IN response to the request to write some pages for The Book of Italy, I am sure that nothing I could offer would be of so much interest and value as a few passages culled here and there from the speeches and letters of the greatest Italian statesman, Count Cavour, which reveal both his life-long sympathy and admiration for England, and also his extraordinary clear-sightedness. In 1855 he pointed out that England had begun all her wars with forces not in proportion to her real strength : ” The history of all the wars in which England has taken part shows us that at the outset she had the worst of it, but the disasters suffered, the reverses encountered, instead of disheartening her, had the effect of inciting her to greater efforts and greater sacrifices, and while her adversaries, after having had some successes, began to lose courage and exhaust their forces, with the progress of the war she went on gaining in strength and in the means of attack. This is what happened in the great war of the French Revolution. In 1792 and in 1793 the English only met with defeats ; their means were small in comparison with the other Allies, but the other Allies wore themselves out, instead of which the English developed their forces more and more the longer the war lasted, and they reached such a point that in 1814, if I am not mistaken, they had four hundred thousand men in their pay. What happened to them in Europe has happened to them several times in India. Almost all the first under-takings attempted there by the English turned out badly ; it was only after a thorough mishap that the East India Company sent forth sufficient means to carry out the proposed plan. Everyone remembers, perhaps, the expedition to Cabul, attempted in 1839, which resulted in the destruction of an entire corps d’armée. Out of fourteen or fifteen thousand men only four officers, I think, returned home.” (A voice : ” Only one man, who was a doctor.”) ” Well, after this great disaster, which is almost without a parallel, many people prophesied the destruction of the English power in India, thinking that its last hour had rung. But far from this prediction being fulfilled, the year after, the English returned to Cabul with more than twice the number of men ; and what happened in the last century in the wars of the French revolution, what has happened now at Cabul, will, I believe, also happen in the Crimea. I am therefore convinced that we may hope to find our Allies on the field of battle stronger and more powerful than they ever were before.”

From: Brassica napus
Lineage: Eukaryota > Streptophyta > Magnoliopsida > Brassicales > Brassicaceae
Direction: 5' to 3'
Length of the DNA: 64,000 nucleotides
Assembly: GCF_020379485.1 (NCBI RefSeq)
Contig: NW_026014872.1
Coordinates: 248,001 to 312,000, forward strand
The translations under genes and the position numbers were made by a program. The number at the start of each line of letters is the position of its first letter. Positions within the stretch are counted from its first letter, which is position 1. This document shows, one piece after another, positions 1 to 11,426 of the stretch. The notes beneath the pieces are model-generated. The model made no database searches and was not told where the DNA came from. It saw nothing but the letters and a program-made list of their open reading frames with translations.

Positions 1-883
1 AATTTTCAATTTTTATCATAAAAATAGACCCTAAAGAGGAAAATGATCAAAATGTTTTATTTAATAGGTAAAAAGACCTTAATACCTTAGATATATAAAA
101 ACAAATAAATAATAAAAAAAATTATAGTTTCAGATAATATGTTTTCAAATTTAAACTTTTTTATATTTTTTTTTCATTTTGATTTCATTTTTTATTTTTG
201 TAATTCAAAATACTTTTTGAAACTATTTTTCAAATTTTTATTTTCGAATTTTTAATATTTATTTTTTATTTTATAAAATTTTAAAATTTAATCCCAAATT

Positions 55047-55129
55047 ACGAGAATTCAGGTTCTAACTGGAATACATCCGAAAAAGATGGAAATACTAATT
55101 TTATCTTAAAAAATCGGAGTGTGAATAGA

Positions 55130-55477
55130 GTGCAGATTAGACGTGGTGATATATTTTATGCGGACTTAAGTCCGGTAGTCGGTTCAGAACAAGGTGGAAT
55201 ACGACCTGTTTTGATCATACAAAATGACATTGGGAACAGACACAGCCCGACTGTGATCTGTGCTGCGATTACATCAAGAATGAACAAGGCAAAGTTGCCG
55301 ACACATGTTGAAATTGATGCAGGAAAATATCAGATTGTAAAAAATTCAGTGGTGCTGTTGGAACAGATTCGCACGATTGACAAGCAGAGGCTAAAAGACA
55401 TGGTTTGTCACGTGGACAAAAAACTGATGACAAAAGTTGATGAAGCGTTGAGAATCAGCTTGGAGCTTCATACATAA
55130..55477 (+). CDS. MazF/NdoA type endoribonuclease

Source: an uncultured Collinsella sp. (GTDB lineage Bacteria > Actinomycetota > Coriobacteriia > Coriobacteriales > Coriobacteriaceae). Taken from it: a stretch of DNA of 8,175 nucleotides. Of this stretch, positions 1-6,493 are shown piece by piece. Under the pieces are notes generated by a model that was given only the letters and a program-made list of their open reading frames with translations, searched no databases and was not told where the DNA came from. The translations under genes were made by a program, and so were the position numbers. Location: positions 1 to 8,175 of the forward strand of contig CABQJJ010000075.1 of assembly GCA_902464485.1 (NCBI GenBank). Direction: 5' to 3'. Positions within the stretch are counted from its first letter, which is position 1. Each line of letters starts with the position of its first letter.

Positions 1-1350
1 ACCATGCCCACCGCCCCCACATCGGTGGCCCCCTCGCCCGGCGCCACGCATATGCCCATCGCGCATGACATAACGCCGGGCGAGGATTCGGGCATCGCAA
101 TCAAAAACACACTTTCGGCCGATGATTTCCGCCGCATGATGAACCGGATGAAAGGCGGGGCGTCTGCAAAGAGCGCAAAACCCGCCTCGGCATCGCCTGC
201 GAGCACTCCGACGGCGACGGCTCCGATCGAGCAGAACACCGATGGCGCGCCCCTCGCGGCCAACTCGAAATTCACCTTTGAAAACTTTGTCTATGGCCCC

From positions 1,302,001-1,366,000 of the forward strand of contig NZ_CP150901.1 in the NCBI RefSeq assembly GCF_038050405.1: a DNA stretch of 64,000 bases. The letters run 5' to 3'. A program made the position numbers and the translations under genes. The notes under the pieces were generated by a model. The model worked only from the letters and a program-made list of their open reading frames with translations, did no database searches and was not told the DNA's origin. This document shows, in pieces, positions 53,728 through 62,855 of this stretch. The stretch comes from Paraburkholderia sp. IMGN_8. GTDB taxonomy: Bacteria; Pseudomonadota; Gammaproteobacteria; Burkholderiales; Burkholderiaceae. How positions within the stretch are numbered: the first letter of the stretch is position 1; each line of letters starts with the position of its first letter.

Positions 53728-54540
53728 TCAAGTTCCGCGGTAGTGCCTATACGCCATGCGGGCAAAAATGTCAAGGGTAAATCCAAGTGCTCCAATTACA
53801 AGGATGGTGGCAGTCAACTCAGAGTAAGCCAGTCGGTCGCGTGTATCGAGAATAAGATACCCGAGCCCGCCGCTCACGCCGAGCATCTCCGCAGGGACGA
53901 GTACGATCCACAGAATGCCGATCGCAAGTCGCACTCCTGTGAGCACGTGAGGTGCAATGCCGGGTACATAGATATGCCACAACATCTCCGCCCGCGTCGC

On another occasion Cavour said : ” The English people have many great virtues, among which patriotism is pre-eminent. The Englishman judges every question from a national standpoint, and when he judges that the interest of England is at stake, all other considerations lose their weight.”